Shooting Robots in Sub-Freezing Temperatures

In Notes From the Set by Rod SantianoLeave a Comment

I am in Chicago right now. Greg Whiteley hired me to shoot a little industrial spot with him for Preferred Freezer Services. The company runs huge warehouse-sized freezers—storing frozen food product for various companies. This particular plant in Chicago is really high tech—being all computer controlled and using giant robotic cranes to move the inventory around without any human involvement except for supervision. It’s pretty cool… or should I say COLD. The freezer section is -8ºF. We were planning on shooting in this temperature with some uncertainty regarding how well the camera equipment was going to hold up. We didn’t put much thought into how WE would hold up. When we scouted the freezer, let me tell you, it was cold! I don’t think would’ve been possible, honestly, to spend more that a few minutes at a time in there. We soon found out that on the other side of the warehouse, there was another section of the freezer that was “only” 28ºF. It only had one robotic crane, but we would be able to have more control over it. We went over to take a look and it was a welcome alternative! It seriously feels like paradise compared to the other one.

We brought along Greg’s HVX-200 and also rented a 5D Mark II with a 14mm wide angle lens and a 24–105mm zoom lens (both Canon). This camera along with these lenses are really awesome to work with. We haven’t even used the HVX-200 yet (except for a quick time-lapse shot we needed to get while we were working with the 5D). I don’t think we will at all, really. The 5D is so much more enjoyable to work with and has been giving us superior images. We’ve been getting great shots with it and the light sensitivity is so amazing. We were worried about it operating in sub-freezing temperatures because the Canon rep said that it won’t work in anything below freezing—but it’s been working great!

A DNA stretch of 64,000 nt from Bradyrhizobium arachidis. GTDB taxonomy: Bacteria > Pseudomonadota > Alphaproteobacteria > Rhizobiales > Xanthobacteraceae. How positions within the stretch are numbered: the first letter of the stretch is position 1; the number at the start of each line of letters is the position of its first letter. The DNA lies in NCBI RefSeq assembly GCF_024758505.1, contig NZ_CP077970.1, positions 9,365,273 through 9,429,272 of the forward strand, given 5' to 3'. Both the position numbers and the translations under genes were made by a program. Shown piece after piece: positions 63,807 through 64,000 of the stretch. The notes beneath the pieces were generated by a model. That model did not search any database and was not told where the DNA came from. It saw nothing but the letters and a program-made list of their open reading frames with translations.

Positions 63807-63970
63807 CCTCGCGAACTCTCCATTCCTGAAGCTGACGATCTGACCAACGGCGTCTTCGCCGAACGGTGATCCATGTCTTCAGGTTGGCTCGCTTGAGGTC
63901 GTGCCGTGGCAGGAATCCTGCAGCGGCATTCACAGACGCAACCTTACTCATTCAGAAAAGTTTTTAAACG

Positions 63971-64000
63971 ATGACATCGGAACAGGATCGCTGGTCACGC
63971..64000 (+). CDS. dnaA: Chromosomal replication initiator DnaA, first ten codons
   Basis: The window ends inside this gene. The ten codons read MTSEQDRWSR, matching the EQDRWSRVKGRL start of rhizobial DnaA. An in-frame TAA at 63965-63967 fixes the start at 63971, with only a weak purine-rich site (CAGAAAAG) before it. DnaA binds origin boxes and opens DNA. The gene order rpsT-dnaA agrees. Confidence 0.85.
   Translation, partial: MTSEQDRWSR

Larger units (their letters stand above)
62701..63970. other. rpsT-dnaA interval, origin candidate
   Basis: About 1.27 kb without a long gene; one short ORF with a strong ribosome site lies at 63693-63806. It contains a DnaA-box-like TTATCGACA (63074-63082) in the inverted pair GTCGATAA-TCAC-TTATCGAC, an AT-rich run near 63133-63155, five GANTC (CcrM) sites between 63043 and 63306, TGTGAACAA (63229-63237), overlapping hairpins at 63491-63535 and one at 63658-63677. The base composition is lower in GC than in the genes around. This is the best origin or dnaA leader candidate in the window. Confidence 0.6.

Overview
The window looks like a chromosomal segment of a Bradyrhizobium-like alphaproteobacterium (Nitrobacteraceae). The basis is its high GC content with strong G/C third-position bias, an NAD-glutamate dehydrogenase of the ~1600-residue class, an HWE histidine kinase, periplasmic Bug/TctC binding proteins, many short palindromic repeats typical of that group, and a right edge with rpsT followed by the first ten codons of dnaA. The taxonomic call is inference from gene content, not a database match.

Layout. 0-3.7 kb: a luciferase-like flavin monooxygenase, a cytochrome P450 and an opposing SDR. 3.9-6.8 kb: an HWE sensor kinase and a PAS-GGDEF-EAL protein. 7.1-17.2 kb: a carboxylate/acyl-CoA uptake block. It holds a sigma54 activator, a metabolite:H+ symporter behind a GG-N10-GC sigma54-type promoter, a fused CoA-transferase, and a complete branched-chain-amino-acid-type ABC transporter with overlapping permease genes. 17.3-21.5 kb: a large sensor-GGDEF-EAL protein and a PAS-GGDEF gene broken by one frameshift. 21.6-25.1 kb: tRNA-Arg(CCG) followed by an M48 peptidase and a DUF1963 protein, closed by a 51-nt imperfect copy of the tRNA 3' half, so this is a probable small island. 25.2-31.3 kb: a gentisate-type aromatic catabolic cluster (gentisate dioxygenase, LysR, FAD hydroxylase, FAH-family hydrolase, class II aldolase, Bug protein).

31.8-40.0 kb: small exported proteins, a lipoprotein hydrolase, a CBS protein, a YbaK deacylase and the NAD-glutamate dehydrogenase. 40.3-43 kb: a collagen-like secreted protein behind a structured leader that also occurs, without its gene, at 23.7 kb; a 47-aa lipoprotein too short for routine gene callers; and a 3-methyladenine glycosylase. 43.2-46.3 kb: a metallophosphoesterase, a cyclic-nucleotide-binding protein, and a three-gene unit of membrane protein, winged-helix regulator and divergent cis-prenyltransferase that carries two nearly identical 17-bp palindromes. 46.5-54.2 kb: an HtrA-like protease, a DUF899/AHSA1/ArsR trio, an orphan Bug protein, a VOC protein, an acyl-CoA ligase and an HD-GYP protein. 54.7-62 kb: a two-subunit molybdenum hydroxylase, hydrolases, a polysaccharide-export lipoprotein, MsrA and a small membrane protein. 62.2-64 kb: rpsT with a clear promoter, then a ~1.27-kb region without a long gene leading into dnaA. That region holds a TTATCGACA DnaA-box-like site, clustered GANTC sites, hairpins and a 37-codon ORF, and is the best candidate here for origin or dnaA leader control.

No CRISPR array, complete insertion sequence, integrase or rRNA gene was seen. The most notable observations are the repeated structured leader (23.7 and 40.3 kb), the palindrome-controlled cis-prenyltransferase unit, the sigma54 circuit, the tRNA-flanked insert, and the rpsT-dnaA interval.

Yesterday, we wanted to shoot the “life of a pallet” in the freezer and show what a pallet of product goes through as it is taken from a truck and eventually placed into a shelf in the freezer. So we strapped the camera and tripod onto a pallet using bungee cords and sent it through the process a couple of times. The first time we sent it in, we really didn’t know what to expect when it came back out. We assumed it would be fine—but the images of it encrusted in ice (like the DeLorean in Back to the Future) or completely missing off of the pallet were “funny” thoughts to entertain as we waited nervously for it to make its way back out to us in the loading dock (which, by the way was a tropical 35ºF).

Sending off the rented 5D Mark II to its uncertain fate.

The camera came back completely intact (although, it’s time circuits were exactly 1 minute behind and still ticking!).  We played back the footage and we were really excited to see how sweet it looked.  I used the 14mm wide-angle lens and put the camera in manual mode at 1/50th of a second shutter speed, 24fps and wide-open aperture (f2.8).  Because I wouldn’t have physical control of the camera as it passed from the loading dock into the freezer, I set the camera’s ISO to the “auto” setting—knowing that it was pretty dark in there and that it would eventually crank itself up to 6400 ISO.  I was really impressed!  I wish I could show you some of the footage here.  [Please read the next post to see footage.] It looked like a video game or some Disneyland ride a la Star Tours.  We weren’t able to get some of the angles we were hoping for so we ended up hopping onto the crane itself and getting some hand-held shots as the crane was driven up and down the warehouse isles.

Tomorrow, we go into the -8ºF freezer, but this time we will be locked in and surrounded by multiple robotic cranes while in full-operational mode.  Sounds dangerous.  I think it is, actually.  I don’t know how long we or the equipment will last, but we’ll give it a shot.  We need some specific shots that we can hopefully get quickly before any of us turn into popsicles.

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